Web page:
Honourable members must be wondering when the public's taste for day-by-day exposure of their finances will finally be satisfied. With the ink barely dry on the expenses scandal, the press have now turned their attention to Members' outside earnings.
What each earns in addition to their annual £64,000 salary is not by any means the same issue as mortgage "flipping" or claims for domestic luxuries. However the public, in its current febrile mood, is unlikely to see MPs' outside earnings in a happy light.
It is worth looking back at the origins of modern parliamentary practice. Since 1945, and indeed before, it was commonplace for MPs to supplement their modest earnings with their private wealth or outside employment. Trades unions supported some Labour MPs. The desire to see Parliament representing people from different backgrounds informed the debate about the need for "professional" politicians.
One risk of the current debate is that it may end up accidentally making Parliament a place for the very rich and for those content to be relatively poor. Even in the recent past, most MPs had "proper" jobs for a number of years and then, later on, went into Parliament. Farmers, miners, teachers, businesspeople and, famously, lawyers looked for a seat once they had established themselves in a career. Michael Heseltine and Geoffrey Robinson are prime examples of people who have had successful business and parliamentary careers. It is now almost a cliché to complain that new MPs tend to be drawn from a pool of think-tankers, ministerial advisers, union officers, NGO officials and local councillors. These new jobs provide brilliant contacts in politics.
Being an MP has also changed. To some extent, MPs have become local "citizens advice" agencies, usurping the role of councillors. Government whips are often content to keep their potentially errant brood of backbenchers away from Westminster. Statistics suggest the number of sitting days may be slowly declining, as is the length of the average House of Commons day, though in fairness, more of the House's work now goes on in committees. When they are voting, heavy whipping is intended to keep MPs in line.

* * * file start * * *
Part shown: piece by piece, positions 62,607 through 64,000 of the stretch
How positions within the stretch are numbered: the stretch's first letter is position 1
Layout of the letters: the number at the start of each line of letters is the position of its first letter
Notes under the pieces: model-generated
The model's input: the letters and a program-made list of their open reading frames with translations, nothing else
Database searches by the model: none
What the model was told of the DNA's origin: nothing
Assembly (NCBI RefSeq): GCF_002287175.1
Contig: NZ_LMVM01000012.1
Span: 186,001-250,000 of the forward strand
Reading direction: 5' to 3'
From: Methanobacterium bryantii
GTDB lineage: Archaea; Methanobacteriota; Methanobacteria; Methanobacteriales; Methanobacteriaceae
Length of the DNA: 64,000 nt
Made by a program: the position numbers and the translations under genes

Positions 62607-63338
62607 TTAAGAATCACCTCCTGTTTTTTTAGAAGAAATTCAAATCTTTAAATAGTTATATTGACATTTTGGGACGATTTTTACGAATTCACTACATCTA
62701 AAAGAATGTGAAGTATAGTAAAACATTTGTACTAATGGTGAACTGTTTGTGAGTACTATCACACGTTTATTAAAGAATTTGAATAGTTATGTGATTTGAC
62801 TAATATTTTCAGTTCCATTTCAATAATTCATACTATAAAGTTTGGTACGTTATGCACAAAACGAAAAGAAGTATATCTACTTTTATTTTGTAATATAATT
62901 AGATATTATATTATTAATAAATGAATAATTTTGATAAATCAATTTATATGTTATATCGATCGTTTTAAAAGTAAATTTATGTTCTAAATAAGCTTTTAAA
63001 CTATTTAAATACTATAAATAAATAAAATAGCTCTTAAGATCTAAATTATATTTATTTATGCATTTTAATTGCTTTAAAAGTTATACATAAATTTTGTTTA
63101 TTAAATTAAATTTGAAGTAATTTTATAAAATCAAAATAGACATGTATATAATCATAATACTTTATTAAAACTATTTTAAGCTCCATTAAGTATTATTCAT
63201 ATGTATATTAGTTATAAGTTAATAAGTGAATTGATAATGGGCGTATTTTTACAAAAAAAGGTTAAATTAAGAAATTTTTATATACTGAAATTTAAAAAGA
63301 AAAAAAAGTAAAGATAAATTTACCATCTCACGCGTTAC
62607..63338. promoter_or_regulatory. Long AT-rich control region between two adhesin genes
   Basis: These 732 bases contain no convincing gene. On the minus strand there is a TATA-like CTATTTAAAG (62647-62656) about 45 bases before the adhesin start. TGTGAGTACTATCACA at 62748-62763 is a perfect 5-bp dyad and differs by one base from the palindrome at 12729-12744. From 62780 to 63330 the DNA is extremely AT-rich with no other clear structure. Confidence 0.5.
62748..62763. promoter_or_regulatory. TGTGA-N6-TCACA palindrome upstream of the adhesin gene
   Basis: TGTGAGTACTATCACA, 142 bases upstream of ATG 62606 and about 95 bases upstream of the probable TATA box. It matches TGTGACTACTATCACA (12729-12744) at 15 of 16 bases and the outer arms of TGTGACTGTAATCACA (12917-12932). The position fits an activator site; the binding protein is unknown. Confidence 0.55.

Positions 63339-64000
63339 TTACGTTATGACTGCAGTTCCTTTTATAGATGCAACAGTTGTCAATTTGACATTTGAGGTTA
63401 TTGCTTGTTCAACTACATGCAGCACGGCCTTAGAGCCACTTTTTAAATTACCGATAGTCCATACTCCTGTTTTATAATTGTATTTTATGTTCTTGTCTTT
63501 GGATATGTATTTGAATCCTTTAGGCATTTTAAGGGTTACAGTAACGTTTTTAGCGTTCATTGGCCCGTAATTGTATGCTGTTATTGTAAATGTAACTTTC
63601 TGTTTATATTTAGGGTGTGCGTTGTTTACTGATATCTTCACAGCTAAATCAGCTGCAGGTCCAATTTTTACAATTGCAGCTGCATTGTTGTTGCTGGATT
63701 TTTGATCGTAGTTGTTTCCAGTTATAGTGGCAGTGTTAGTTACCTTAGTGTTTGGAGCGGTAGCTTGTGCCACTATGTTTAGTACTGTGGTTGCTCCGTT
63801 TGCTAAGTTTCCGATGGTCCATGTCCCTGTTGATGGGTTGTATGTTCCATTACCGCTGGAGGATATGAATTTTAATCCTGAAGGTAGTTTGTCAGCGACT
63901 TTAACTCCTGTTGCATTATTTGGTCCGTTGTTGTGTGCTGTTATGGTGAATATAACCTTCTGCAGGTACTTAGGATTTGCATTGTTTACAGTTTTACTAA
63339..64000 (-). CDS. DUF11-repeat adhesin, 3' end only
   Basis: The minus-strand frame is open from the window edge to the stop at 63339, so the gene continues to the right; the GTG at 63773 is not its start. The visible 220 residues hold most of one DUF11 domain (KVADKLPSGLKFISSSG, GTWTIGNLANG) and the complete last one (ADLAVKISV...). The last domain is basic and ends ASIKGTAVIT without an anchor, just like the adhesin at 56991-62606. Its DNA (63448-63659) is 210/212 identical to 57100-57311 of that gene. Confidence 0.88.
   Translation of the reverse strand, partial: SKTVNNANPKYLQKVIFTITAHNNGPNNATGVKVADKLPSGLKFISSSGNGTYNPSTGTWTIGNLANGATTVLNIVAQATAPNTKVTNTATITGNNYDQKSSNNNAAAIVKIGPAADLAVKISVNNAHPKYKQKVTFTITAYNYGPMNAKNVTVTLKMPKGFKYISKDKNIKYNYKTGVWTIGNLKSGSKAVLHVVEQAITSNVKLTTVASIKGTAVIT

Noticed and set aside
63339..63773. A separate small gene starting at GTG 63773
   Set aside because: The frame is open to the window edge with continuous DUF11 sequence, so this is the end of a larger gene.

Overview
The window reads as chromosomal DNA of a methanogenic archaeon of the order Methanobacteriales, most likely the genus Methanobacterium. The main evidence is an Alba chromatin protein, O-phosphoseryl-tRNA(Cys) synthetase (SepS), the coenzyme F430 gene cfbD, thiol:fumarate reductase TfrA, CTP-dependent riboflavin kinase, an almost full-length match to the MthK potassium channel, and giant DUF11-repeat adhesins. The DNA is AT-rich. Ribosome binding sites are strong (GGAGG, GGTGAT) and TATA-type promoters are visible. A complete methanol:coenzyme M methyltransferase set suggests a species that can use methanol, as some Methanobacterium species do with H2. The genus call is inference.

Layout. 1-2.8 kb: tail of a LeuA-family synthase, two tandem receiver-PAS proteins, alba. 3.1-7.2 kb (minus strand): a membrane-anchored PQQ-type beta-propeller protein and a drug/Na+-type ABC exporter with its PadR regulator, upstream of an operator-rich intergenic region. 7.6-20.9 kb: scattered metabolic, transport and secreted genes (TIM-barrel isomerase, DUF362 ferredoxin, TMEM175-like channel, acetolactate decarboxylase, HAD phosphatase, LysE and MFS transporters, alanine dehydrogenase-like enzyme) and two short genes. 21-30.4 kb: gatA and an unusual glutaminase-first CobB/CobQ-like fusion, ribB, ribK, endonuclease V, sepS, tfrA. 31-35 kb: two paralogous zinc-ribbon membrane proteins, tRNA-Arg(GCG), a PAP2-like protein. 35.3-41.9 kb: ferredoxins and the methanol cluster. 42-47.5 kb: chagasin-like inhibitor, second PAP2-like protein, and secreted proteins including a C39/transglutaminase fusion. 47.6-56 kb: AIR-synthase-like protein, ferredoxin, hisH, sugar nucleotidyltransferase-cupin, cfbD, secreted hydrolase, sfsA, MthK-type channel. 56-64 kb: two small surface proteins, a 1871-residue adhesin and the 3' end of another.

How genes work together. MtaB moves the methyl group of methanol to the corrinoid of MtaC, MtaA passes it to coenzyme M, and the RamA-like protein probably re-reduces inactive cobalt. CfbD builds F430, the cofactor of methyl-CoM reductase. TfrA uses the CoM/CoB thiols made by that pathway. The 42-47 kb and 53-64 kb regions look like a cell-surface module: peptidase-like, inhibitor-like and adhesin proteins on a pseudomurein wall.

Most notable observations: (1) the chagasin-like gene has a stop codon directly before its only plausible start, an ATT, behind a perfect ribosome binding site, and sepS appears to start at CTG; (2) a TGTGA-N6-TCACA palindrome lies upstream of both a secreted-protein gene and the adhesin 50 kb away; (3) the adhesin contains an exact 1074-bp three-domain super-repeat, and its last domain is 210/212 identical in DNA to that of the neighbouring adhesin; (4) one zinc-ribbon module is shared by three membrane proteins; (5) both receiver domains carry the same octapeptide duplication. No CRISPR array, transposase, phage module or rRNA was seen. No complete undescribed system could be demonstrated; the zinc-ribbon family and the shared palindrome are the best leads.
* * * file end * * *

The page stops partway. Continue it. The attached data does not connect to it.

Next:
If the Commons chamber has, as is widely believed, become less of a forum for debate on matters of moment, it is possible some MPs may feel they have more time to devote to potential outside earnings. MPs' basic pay is not high. For those with marginal constituencies, political extinction may be only a general election away. Arguably, they need to maintain outside interests and contacts in case their seat is lost. There is never a massive demand for ex-MPs after a Westminster clear-out.
But, as the employment backgrounds of MPs have changed, so has the argument about their outside interests. In the past, an ex-businessperson who retained a part-time role in a company might have brought experience to a debate about industrial policy. Today, the link will often be of a different kind.
An MP may be appointed to the board or as an adviser by a company seeking contacts and access. They may also be employed to provide "strategic advice" about the public sector, particularly as the state has become muddled with the private sector because of the contracting-out of services. Although there is nothing wrong with such arrangements, they are often different kinds of outside link to those based on a previous career.
In the light of the rumpus over MPs' expenses, it is bound to be seen as problematic when parliamentarians have two or more non-executive directorships or advisory roles, each of which brings in a sum close to the average national earnings. Either people are earning what most people will see as a substantial amount of money for little effort or, potentially worse, members must be spending a good deal of time away from their parliamentary duties. No wonder many MPs are announcing they will leave the House of Commons or cut back on their external earnings.
The apparently endless drip-drip of stories about MPs' expenses has created massive public aggravation. Now the details about outside earnings have taken another thin layer off the historic veneer of our system of government.
In the brief period between now and the general election, MPs need, in effect, to agree new working arrangements with the electorate that are acceptable both to Parliament and to voters. The election itself needs to allow us all to start again, producing a set of legislators that we respect. If it proves impossible to achieve this kind of outcome, we risk heading off into a nasty and dangerous democratic vacuum. The stakes are much higher than just MPs' earnings.
Tony Travers is a professor of government at the LSE